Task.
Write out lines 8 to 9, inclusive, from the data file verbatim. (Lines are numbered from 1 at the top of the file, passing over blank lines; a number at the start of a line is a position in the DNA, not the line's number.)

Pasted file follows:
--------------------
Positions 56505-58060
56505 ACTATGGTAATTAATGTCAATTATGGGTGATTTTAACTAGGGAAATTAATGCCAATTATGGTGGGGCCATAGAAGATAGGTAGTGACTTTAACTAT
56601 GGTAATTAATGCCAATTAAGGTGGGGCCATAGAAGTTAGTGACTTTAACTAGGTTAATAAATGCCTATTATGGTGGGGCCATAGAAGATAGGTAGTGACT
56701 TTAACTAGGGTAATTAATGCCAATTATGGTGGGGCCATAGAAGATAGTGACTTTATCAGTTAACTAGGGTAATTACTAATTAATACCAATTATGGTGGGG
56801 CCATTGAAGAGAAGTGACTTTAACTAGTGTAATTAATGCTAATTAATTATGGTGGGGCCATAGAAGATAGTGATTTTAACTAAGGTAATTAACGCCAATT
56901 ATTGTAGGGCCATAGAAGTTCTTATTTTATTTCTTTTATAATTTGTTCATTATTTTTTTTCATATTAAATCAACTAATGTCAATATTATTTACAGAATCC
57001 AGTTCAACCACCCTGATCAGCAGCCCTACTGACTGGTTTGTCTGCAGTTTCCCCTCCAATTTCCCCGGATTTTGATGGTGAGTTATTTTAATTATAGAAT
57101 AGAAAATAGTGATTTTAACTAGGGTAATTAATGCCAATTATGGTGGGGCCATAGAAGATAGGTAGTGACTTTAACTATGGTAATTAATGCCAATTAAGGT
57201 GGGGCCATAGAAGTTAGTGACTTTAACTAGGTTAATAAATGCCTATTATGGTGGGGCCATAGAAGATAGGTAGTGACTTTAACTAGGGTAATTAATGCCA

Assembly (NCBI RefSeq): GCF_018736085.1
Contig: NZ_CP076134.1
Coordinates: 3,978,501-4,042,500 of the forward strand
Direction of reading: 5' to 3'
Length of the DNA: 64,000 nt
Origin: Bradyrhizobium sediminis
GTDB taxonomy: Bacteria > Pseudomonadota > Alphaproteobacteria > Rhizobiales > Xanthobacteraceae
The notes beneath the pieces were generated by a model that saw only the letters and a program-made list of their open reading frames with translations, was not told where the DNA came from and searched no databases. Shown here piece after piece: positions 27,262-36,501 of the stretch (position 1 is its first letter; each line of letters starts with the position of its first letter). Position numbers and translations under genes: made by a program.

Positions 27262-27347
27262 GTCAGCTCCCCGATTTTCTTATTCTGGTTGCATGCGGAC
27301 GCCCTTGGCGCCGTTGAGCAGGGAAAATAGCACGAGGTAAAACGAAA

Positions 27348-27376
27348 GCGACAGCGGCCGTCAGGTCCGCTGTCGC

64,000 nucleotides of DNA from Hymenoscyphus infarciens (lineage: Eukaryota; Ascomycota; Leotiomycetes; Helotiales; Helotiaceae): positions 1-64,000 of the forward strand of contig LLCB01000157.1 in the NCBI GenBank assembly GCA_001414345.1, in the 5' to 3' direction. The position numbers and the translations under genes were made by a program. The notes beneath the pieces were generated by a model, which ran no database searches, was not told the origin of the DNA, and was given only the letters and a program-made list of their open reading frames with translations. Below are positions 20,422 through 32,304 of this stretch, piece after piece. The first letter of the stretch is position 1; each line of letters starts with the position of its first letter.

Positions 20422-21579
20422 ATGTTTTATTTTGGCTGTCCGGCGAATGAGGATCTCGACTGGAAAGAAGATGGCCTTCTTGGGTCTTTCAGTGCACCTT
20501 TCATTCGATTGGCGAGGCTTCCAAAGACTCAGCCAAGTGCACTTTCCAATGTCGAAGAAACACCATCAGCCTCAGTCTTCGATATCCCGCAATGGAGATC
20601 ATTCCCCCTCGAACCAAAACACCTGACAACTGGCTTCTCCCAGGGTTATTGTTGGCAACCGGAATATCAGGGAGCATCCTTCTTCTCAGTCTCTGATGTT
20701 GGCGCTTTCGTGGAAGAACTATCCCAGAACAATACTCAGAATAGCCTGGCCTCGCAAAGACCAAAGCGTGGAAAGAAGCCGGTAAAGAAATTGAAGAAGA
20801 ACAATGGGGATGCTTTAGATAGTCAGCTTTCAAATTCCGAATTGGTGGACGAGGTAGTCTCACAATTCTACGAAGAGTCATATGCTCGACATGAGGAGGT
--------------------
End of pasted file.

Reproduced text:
57101 AGAAAATAGTGATTTTAACTAGGGTAATTAATGCCAATTATGGTGGGGCCATAGAAGATAGGTAGTGACTTTAACTATGGTAATTAATGCCAATTAAGGT
57201 GGGGCCATAGAAGTTAGTGACTTTAACTAGGTTAATAAATGCCTATTATGGTGGGGCCATAGAAGATAGGTAGTGACTTTAACTAGGGTAATTAATGCCA